Thomas Stanton

Last updated
Thomas Stanton
Born1616?
England
DiedDecember 2, 1677
NationalityEnglish
Known forCo-founder, Stonington, Connecticut
Spouse(s)Anna Lord (c.1637) (1614-1688)
ChildrenThomas Stanton Jr. (1638-1718)
Capt. John Stanton (1641-1713)
Mary Stanton (1643-?)
Hannah Lord Stanton (1644-1727)
Joseph Stanton (1646-1713)
Daniel Stanton (1648-1688)
Dorothy Stanton (1651-1743)
Robert Stanton (1653-1724)
Sarah Stanton (1655-1713)
Samuel Stanton (1657-1698) [1]

Thomas Stanton (1616?–1677) was a trader and an accomplished Indian interpreter and negotiator in the Connecticut Colony, one of the original settlers of Hartford. [2] He was also one of four founders of Stonington, Connecticut, along with William Chesebrough, Thomas Miner, and Walter Palmer.

Connecticut Colony English, from 1707, British, possession in North America between 1636 and 1776

The Connecticut Colony or Colony of Connecticut, originally known as the Connecticut River Colony or simply the River Colony, was an English colony in North America that became the state of Connecticut. It was organized on March 3, 1636 as a settlement for a Puritan congregation, and the English permanently gained control of the region in 1637 after struggles with the Dutch. The colony was later the scene of a bloody war between the colonists and Pequot Indians known as the Pequot War. Connecticut Colony played a significant role in the establishment of self-government in the New World with its refusal to surrender local authority to the Dominion of New England, an event known as the Charter Oak incident which occurred at Jeremy Adams' inn and tavern.

Hartford, Connecticut Capital of Connecticut

Hartford is the capital city of Connecticut. It was the seat of Hartford County until Connecticut disbanded county government in 1960. The city is nicknamed the "Insurance Capital of the World", as it hosts many insurance company headquarters and is the region's major industry. It is the core city in the Greater Hartford area of Connecticut. Census estimates since the 2010 United States Census have indicated that Hartford is the fourth-largest city in Connecticut, behind the coastal cities of Bridgeport, New Haven, and Stamford.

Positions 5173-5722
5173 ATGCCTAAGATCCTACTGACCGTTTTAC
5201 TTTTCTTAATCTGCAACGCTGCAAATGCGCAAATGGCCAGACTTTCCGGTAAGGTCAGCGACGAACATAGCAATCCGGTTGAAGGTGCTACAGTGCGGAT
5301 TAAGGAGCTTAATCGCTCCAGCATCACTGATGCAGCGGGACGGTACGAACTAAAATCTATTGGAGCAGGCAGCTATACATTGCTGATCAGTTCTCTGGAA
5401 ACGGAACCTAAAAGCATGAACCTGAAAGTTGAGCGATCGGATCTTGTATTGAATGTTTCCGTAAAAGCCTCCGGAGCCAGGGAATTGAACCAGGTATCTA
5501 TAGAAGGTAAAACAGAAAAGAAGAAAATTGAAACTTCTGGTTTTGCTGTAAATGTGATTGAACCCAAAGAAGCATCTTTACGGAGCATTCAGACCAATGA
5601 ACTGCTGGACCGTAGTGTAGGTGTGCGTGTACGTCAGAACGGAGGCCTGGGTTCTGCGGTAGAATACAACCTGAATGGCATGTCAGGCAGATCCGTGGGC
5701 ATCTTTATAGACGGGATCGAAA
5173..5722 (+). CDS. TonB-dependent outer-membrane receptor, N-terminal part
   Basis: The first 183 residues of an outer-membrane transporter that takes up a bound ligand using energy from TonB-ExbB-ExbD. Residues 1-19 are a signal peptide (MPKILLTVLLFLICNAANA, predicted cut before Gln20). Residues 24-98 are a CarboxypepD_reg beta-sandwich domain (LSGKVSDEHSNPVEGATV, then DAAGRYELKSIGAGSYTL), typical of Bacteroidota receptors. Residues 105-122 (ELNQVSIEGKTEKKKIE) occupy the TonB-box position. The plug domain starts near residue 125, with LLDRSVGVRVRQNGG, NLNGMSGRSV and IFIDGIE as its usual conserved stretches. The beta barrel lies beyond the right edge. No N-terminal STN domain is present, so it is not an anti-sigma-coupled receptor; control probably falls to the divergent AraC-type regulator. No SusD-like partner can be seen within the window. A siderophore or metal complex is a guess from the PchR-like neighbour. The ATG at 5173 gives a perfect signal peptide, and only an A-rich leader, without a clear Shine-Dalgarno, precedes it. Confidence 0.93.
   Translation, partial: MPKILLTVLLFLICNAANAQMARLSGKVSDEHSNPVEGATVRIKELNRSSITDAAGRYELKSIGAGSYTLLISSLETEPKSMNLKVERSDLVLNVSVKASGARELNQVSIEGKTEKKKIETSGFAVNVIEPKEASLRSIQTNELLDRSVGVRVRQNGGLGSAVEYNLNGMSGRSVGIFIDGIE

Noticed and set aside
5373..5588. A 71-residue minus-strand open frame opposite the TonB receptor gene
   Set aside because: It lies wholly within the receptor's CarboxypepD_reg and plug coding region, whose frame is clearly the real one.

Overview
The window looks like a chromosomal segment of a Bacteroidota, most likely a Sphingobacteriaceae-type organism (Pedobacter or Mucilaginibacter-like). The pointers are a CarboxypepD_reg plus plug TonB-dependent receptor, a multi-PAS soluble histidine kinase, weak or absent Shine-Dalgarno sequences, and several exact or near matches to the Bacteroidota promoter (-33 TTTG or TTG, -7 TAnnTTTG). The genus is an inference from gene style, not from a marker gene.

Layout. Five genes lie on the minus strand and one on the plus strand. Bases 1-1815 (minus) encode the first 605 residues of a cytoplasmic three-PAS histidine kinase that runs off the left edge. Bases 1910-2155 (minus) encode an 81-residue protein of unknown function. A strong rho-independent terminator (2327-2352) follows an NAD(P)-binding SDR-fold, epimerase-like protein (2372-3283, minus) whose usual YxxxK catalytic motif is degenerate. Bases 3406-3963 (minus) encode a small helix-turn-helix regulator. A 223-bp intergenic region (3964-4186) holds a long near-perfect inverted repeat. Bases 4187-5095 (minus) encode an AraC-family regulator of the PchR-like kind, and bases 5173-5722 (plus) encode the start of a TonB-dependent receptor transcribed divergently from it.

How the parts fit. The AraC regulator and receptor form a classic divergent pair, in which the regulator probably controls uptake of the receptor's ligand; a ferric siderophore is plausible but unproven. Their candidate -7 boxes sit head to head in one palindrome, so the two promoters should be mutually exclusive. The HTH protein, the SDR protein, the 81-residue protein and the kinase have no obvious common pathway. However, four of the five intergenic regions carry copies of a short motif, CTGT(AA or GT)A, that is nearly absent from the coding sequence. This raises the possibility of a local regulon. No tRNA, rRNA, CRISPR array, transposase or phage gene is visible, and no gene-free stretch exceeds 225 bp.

Stonington, Connecticut Town in Connecticut, United States

The town of Stonington is located in New London County, Connecticut in the state's southeastern corner. It includes the borough of Stonington, the villages of Pawcatuck, Lords Point, and Wequetequock, and the eastern halves of the villages of Mystic and Old Mystic. The population of the town was 18,545 at the 2010 census.

Contents

He first appears in the historical record as an interpreter for John Winthrop, Jr. in 1636. He fought in the Pequot War, nearly losing his life in the Fairfield Swamp Fight in 1637. In 1638, he was a delegate at the Treaty of Hartford which ended that war. In 1643, the United Colonies of New England appointed him as Indian Interpreter.

John Winthrop the Younger Governor of the Saybrook and Connecticut Colonies

John Winthrop the Younger was an early governor of the Connecticut Colony, and he played a large role in the merger of several separate settlements into the unified colony.

Pequot War war

The Pequot War was an armed conflict that took place between 1636 and 1638 in New England between the Pequot tribe and an alliance of the colonists of the Massachusetts Bay, Plymouth, and Saybrook colonies and their allies from the Narragansett and Mohegan tribes. The war concluded with the decisive defeat of the Pequots. At the end, about 700 Pequots had been killed or taken into captivity. Hundreds of prisoners were sold into slavery to the West Indies; other survivors were dispersed as captives to the victorious tribes.